During a miscarriage, you may experience vaginal bleeding that lasts for 2 weeks or longer. If your uterus does not empty, you may need a dilation and curettage (D&C) or even a surgical procedure to remove the remaining tissue. Ectopic pregnancy, on the other hand, usually requires surgery.


Fibrous Masses or fibroids in your uterus will cause breakthrough bleeding. Anything from genetics to misbalanced hormones may cause this tissue to grow.

Apart from breakthrough bleeding, fibroids will also cause:

  • Periods that last more than 7 days
  • Very heavy bleeding
  • Frequent urination
  • Pain or pressure in your pelvis
  • Trouble emptying your bladder
  • Constipation
  • Backache or pain in your legs

If you feel any of these symptoms, see your doctor as soon as possible.

Progestin-only Birth Control Pill

Apart from taking a regular contraceptive pill, there is another type for people who can’t take estrogen for health reasons.

These reasons can be anything from deep vein thrombosis (DVT) to age-related causes and smoking habits.

Namely, the type of pill you are using combined with other medications you may be taking can cause your bleeding.

Combination pills are the most commonly prescribed form of contraceptive. They combine progestin and estrogen and regulate your cycle.

However, if you are only taking the progestin pill, the bleeding may be more common and depend on the frequency of usage. This is because low doses of estrogen with higher amounts of progestin are associated with more bleeding episodes.

The breakthrough bleeding will occur in the first three to six months of use in 30% to 50% of the women. Then it drops to about 10 to 25% after the fourth month.

To keep the bleeding in check, you need to take the pill regularly. Research shows that missing your pill by just three hours significantly increases the risk of bleeding and the risk of pregnancy.

Breakthrough Bleeding Vs. Implantation Bleeding: How to Know?

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How to know what you are experience is breakthrough bleeding or implantation bleeding?

Indeed this is sometimes even difficult for doctors to differentiate before examining you but knowing the difference can help you long-term.

You can mainly spot the difference because of the timing. Namely, bleeding or spotting 10 to 14 days after conception will be implantation bleeding. A normal condition that almost any woman experiences.

On the other hand, both the breakthrough and the implantation bleeding will occur between regular menstrual cycles. These two may come as spotting, for which you won’t need anything but a daily pad.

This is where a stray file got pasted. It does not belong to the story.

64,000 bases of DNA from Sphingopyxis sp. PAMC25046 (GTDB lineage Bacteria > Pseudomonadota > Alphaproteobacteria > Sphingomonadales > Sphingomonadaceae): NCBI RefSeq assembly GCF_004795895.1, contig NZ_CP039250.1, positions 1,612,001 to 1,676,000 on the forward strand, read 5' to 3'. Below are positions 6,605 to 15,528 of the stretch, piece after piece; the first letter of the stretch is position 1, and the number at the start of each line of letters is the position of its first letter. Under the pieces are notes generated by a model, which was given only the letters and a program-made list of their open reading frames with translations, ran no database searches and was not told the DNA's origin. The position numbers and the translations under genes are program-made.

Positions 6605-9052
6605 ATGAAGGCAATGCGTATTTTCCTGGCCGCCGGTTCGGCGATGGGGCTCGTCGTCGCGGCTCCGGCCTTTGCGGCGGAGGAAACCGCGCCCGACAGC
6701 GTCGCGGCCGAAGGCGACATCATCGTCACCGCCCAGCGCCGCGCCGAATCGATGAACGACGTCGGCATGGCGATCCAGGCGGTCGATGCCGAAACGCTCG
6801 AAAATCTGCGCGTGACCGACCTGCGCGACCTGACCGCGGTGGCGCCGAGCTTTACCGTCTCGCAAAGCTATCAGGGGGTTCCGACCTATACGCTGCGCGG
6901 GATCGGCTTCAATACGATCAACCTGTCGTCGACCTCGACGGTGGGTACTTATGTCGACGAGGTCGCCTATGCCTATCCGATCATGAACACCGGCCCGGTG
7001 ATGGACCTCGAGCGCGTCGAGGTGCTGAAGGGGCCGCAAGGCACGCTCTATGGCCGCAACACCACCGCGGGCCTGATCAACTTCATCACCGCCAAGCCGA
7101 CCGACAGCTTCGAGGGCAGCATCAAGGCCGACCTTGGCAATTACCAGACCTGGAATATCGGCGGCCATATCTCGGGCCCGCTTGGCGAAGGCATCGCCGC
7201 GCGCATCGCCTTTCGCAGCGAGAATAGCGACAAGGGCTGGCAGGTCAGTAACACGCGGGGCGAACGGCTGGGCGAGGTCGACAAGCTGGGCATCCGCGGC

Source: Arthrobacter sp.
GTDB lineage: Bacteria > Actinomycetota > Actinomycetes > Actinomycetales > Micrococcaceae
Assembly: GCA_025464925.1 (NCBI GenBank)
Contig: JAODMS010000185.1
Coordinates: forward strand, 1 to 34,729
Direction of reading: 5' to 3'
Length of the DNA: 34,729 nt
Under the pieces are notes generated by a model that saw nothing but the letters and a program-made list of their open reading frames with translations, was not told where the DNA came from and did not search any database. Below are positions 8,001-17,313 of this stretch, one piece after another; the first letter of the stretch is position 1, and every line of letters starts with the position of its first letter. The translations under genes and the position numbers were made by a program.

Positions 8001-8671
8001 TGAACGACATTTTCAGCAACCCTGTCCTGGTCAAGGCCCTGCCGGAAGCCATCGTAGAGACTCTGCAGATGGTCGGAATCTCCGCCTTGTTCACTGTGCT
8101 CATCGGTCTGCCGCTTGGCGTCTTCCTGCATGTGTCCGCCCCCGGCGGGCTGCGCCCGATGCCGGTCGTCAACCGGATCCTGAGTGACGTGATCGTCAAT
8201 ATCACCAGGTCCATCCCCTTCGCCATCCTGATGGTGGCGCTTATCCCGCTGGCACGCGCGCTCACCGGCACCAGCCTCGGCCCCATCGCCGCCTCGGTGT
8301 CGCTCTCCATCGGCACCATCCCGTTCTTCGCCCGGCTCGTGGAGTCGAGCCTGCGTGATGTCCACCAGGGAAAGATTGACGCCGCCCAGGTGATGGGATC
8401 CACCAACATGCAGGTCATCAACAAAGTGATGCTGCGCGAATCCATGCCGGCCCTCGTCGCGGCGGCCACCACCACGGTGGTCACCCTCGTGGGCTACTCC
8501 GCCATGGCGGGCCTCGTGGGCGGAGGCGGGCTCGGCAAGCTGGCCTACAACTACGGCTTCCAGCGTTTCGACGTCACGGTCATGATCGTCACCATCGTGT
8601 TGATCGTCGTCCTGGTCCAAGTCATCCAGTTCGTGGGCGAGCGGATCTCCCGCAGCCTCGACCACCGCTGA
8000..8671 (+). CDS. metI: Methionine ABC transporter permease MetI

However, breakthrough bleeding may happen to you at any point in your life, while implantation bleeding only occurs a few days before a missed period. Consider it as a sign of pregnancy.

To quickly find which one it is, you can take a home pregnancy test or schedule an appointment at your doctors’ office for a blood test.

Note that when taking the pregnancy test, you should not have any blood in your urine. This will give you a false positive even if you aren’t pregnant.

Managing and Care: Medically Reviewed Advice

Whether caused by hormonal birth control pills, uterine fibroids, sexually transmitted infections, imbalanced hormones, breakthrough bleeding is an annoyance, and you will have to manage it somehow.

Firstly, you should visit your ob-gyn and get reliable health information on what’s causing you to bleed or have spotting between your periods. When you find out the reason behind this condition, depending on the causes, you can either wear a tampon or a pad.

For instance, if you have an overly sensitive cervix and the entire area down to the outer part of the vagina is inflamed, it is best to wear a pad.

On the other hand, if you are bleeding because of the hormonal birth control pill, you can wear a tampon. If the vaginal bleeding occurred because of a recent miscarriage, then pads on your underwear are better suited.

No matter the intensity of the bleeding, you should consult with a doctor. They will also give you some medically reviewed guidance on managing the bleeding in your particular case.

Breakthrough Bleeding Bottom Line

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Vaginal bleeding is an unpleasant experience that needs medical attention. If you are experiencing this due to the birth control you’re taking or the irritation to your cervix, then you can wait it out for it to resolve on its own.

If, on the other hand, you have a genetic predisposition for fibroids, you suspect an STD or other medical issues, it is best to see a healthcare professional asap.

Women reaching menopause or recently in that period of their life will need to pay close attention to breakthrough bleeding. If you haven’t had a period in 12 months yet, you notice some bleeding at the moment, it is important to see your doctor. An infection or hypothyroidism may cause such symptoms in your situation.